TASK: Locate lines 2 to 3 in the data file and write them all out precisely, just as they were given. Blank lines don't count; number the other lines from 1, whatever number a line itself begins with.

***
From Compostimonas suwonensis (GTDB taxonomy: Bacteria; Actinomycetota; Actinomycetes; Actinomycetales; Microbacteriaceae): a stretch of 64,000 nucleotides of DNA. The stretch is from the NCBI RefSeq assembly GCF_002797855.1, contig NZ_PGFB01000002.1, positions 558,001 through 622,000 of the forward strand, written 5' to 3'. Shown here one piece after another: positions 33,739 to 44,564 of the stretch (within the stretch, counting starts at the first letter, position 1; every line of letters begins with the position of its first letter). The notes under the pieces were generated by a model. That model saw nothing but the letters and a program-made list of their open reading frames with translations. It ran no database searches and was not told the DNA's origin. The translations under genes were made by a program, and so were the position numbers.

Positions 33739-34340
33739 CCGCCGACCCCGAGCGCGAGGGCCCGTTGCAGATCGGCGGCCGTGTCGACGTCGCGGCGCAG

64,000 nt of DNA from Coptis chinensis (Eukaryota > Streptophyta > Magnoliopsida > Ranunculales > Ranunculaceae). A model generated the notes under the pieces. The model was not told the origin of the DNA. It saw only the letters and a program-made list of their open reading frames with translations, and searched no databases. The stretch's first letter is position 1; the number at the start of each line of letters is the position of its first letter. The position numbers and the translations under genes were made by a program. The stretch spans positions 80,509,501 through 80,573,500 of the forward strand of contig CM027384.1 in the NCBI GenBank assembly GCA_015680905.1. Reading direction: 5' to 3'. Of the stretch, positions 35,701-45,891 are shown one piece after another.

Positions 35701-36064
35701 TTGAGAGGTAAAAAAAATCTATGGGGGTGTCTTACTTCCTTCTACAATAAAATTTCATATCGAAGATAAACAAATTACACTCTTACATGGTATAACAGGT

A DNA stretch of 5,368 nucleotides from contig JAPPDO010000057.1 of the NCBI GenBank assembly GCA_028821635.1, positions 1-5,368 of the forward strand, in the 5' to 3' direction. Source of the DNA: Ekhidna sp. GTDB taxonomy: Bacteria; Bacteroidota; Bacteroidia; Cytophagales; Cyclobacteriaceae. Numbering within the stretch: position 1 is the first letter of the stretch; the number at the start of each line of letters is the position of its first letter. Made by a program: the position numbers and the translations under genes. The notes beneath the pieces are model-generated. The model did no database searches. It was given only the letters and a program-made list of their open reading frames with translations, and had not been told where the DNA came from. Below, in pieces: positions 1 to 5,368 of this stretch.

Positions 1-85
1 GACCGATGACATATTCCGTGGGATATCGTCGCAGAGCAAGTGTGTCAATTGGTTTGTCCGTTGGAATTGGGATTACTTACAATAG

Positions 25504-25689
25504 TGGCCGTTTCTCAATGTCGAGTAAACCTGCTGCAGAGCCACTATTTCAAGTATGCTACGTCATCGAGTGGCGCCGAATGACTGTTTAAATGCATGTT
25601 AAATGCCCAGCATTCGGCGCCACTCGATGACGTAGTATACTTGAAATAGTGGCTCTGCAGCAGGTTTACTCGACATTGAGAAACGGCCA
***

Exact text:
Positions 33739-34340
33739 CCGCCGACCCCGAGCGCGAGGGCCCGTTGCAGATCGGCGGCCGTGTCGACGTCGCGGCGCAG